Over the course of two hours, we speak on many topics with this man, Jean.

The tone has an interesting blend of kindness and contempt, a mixture I didn't know could actually exist.

Mostly, we talk about the differences in French and American restaurants. Obviously, being that I've worked heavily in this industry, I'm fascinated with Jean's ideas of what American restaurants are like.

Jean talks about the art of food, the skill of a properly prepared dish, and the beauty of a truly talented chef. He goes on to explain how insulting it is to be asked to remove an ingredient, or worst of all, substitutions. He says to do so is akin to removing an organ from a body.

Jean is making a lot of sense, but I'm still on the fence with his theory.

When he discovers I'm a writer, he asks how I'd react if a reader asked me for a copy of book, only instead of what I wrote, they'd like a copy blacked out of all Star Wars references. Or taking it either further, "could you remove all of the dramatic parts and up the comedy?"

After this last prosecuting statement, I decide to never order anything adjusted ever again, in his country or any other.

However, Jean also has some foolish ideas of what working in an American restaurant is like, obviously never having been to one himself. When I tell Jean that I've worked in the same capacity as he, and that we aren't that much different despite our cultural upbringing. Jean scoffs at this, saying he works six days a week. He continues...

"In America, you do not have to run the food. You do not have to greet a table. You do not have to bus a table. Everything is done for you."

Yes, this is true of high-class establishments. But clearly, Jean is not familiar with all the thousands of Mom and Pop restaurants lining the highways of our country. I've worked at a place where I was the bartender, host, expo, and server... all at once. Literally, it was just me and a bus boy running the shift.

And unlike Jean, I had to bust my ass for my wages. If I didn't give good service, I didn't pay the phone bill. In Jean's case, much as he showcased at times, he felt no urge to actually take care of us. You know, to give service. To be clear, we weren't in a hurry. As SUZ had pointed out to us, the French like to enjoy their meal. They aren't in a rush, a trait I find admirable. But waiting over 25 minutes to be greeted in a slow restaraunt isn't "taking your time", it's being apathetic to a guest. And that's the nice way of putting it.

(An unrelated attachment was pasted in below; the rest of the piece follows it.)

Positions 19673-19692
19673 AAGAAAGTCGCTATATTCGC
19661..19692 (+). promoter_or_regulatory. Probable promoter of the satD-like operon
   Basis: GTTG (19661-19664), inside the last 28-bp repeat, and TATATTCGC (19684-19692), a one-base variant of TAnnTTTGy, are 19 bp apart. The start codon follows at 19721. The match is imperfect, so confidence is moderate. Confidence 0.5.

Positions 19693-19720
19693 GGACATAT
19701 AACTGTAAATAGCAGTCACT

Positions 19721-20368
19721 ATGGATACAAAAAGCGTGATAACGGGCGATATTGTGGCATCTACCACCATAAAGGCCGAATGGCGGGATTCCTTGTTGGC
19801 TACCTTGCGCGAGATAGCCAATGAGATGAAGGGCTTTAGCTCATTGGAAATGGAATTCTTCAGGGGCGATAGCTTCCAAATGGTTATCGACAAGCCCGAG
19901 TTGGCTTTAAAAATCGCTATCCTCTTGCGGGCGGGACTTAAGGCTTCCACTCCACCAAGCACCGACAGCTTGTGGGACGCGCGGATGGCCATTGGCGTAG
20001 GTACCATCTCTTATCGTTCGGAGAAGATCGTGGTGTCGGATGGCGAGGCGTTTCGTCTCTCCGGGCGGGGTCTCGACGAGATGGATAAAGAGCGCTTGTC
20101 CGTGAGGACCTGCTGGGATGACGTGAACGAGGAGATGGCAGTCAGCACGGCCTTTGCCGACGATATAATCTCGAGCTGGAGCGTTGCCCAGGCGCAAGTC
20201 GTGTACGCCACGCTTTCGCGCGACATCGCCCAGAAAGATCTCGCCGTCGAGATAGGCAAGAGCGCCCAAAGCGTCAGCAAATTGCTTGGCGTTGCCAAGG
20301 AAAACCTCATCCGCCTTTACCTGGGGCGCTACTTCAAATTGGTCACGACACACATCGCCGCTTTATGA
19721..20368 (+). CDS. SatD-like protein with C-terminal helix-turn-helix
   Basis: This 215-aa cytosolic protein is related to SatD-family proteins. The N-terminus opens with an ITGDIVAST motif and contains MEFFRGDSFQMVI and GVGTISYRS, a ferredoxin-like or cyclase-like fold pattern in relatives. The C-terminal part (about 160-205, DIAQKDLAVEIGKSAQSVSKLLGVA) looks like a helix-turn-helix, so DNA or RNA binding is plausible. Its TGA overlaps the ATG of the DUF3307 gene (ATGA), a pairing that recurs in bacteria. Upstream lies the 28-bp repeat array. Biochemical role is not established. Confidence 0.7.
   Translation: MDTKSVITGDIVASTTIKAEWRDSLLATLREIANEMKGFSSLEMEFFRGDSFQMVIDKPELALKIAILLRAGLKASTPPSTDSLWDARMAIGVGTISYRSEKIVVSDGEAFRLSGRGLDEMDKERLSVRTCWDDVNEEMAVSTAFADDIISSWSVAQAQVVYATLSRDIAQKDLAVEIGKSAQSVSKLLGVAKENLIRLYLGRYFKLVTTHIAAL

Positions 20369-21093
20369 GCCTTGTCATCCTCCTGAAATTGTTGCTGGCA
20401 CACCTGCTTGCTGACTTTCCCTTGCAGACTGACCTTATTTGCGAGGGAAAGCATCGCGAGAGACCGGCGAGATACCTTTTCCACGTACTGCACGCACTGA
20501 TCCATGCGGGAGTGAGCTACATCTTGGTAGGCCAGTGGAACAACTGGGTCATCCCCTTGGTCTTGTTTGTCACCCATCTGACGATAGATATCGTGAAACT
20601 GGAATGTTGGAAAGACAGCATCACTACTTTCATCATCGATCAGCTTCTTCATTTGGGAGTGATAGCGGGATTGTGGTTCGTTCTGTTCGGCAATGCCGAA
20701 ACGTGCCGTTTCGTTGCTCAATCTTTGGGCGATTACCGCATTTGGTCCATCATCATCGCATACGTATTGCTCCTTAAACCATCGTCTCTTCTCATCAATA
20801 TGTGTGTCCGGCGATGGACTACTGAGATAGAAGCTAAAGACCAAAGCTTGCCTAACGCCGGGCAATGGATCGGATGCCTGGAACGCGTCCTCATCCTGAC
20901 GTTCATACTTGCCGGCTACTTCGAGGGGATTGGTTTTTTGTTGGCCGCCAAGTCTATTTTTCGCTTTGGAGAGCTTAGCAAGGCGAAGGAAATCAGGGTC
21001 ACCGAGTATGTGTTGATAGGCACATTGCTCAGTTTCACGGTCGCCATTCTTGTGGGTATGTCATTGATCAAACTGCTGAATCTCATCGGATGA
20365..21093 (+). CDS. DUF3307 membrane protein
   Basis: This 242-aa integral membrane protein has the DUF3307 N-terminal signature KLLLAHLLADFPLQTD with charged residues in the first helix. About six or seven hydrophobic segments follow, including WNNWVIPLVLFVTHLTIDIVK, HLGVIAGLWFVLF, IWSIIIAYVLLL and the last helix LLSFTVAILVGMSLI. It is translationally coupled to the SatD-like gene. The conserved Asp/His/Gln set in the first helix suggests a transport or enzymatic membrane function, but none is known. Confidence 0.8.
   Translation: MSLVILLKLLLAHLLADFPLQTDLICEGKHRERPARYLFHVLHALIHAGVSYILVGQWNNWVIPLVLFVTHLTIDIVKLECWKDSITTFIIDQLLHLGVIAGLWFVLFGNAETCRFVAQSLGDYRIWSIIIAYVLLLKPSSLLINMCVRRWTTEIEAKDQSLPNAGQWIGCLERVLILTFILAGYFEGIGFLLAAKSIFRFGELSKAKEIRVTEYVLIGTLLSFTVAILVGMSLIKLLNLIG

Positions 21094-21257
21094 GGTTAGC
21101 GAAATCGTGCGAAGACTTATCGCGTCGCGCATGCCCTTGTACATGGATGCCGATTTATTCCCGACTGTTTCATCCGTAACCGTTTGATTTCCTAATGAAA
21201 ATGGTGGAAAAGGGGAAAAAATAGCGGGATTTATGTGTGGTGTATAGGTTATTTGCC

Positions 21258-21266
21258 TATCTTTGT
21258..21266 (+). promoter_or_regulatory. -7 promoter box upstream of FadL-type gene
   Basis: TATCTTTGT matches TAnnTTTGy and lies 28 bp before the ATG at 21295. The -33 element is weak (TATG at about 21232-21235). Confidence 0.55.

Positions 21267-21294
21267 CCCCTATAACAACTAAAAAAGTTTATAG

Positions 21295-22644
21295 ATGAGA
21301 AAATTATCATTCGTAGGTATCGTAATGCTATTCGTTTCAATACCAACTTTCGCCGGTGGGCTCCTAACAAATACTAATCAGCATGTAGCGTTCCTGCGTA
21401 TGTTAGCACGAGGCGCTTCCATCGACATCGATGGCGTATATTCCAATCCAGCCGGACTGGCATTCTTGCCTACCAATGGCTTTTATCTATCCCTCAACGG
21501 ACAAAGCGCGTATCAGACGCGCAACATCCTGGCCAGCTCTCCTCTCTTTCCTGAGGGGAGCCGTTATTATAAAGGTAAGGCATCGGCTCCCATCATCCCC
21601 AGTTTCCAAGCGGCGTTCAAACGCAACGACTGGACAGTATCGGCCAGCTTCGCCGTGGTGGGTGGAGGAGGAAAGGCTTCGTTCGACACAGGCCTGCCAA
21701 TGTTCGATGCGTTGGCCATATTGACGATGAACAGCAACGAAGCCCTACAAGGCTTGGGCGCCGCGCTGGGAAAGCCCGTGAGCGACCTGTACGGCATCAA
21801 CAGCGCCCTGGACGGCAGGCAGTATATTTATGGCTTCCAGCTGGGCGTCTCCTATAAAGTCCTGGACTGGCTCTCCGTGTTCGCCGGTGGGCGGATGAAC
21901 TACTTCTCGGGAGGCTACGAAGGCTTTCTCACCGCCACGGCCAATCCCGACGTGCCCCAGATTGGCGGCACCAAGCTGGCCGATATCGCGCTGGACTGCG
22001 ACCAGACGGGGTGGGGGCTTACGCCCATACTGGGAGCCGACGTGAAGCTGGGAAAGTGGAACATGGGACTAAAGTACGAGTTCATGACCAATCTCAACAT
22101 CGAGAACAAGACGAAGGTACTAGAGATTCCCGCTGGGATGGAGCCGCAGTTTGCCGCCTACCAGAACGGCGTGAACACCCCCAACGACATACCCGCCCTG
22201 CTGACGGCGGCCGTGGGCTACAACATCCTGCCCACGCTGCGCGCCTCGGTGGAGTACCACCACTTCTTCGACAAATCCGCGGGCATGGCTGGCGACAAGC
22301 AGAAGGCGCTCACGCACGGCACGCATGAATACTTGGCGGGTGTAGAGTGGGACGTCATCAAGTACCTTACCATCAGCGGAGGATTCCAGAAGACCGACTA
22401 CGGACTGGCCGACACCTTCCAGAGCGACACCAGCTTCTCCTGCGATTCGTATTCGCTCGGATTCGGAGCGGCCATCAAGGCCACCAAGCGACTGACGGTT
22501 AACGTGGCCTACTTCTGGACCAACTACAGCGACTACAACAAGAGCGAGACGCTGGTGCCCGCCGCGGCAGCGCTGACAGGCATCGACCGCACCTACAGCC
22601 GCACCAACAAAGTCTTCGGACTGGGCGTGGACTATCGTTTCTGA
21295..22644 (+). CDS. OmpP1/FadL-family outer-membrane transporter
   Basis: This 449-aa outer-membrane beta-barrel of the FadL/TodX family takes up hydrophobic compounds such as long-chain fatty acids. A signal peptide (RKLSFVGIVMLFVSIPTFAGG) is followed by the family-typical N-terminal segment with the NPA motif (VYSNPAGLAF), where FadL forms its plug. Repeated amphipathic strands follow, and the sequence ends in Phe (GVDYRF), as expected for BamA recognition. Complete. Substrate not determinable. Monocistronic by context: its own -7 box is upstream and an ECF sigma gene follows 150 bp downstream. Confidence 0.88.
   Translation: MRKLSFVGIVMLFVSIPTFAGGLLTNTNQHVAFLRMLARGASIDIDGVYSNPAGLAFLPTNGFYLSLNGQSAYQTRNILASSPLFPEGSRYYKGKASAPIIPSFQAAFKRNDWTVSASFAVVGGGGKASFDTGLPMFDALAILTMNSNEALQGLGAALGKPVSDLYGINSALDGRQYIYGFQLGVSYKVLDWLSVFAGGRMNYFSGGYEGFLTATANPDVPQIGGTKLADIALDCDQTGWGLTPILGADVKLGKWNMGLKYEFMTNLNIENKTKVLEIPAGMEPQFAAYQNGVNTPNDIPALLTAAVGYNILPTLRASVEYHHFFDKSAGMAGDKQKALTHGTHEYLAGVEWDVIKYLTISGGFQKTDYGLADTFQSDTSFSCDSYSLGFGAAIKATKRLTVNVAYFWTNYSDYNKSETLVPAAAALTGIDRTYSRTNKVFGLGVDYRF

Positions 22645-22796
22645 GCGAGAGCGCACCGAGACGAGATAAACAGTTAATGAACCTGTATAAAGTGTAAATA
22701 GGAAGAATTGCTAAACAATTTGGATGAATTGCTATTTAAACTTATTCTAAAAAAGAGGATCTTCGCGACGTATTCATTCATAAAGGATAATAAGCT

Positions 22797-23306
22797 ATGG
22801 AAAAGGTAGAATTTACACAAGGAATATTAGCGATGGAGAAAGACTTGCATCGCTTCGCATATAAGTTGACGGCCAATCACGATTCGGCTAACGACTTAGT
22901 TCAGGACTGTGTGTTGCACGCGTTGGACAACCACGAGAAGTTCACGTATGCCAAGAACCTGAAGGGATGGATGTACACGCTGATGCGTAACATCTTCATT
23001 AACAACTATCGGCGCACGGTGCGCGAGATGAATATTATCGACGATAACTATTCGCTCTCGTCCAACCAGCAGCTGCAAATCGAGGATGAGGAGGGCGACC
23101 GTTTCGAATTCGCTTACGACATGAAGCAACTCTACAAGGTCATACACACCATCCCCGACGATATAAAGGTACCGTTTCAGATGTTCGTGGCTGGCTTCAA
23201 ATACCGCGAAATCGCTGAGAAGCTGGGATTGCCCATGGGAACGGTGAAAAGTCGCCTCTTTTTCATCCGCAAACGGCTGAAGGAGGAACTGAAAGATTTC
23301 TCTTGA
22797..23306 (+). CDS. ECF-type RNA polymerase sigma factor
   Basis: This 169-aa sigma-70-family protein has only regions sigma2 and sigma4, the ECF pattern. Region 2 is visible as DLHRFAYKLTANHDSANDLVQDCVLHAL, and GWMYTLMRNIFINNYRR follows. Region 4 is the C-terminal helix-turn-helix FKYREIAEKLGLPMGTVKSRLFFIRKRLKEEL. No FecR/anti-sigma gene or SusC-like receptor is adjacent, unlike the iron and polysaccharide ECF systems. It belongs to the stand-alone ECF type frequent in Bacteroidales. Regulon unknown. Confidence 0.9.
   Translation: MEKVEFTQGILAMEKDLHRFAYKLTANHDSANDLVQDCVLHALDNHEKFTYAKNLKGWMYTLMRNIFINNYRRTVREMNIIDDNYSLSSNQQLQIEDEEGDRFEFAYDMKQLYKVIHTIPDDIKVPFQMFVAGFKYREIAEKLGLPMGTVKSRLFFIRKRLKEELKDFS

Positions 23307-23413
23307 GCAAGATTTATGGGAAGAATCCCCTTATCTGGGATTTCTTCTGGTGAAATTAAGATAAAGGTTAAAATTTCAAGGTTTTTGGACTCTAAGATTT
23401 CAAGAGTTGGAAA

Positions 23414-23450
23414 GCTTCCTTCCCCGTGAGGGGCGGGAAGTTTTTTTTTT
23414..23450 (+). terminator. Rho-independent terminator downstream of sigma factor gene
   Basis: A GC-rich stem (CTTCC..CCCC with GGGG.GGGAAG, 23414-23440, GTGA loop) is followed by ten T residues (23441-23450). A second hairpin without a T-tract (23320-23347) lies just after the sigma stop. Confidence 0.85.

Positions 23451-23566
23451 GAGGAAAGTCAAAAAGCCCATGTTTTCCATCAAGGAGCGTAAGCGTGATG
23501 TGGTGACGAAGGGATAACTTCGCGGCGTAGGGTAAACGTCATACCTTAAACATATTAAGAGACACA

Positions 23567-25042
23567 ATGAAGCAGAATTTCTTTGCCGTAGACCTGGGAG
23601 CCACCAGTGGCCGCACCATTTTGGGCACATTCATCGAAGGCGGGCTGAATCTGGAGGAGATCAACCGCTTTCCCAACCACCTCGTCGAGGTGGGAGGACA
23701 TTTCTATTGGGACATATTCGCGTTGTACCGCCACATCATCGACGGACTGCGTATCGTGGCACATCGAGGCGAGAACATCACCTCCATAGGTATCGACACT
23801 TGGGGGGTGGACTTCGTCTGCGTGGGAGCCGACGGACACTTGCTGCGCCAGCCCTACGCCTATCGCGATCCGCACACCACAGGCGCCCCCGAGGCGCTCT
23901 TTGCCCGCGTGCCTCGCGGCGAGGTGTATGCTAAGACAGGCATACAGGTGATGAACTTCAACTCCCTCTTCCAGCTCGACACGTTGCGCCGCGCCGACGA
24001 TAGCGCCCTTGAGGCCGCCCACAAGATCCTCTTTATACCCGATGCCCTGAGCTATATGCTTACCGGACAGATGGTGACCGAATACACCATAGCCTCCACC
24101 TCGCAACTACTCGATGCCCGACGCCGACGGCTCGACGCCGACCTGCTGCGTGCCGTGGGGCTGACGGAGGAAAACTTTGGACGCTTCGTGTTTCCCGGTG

In the end, we parted as untrusting friends. He learned a lot, and so did I.

Onto the streets of the Champs-Elysee we went.

As we strolled both sides, thoughts of cultural generalizations and stereotypes swirled around my mind.

It was clear that after three days, I had some serious misconceptions about what Paris was. And in that same amount of time, I understood their own mistakes in judging us.

Generalizations exist for a reason, but they're certainly not the rules by which to engage someone. I don't act that way, and so when I found myself on the receiving end of a ridiculous stereotype, I became defensive. Almost angry.

I wanted to take Jean to the Midwest, where waiting tables is far from an easy existence. I wanted to show him the differences between thought and reality. Most of all, I wanted to show him that all Americans are not the same, much as I knew all Parisians were not alike.

Regardless, I was finding my France adventure to be educational.

Tomorrow would prove to be another insightful day, as The Louvre awaited our arrival...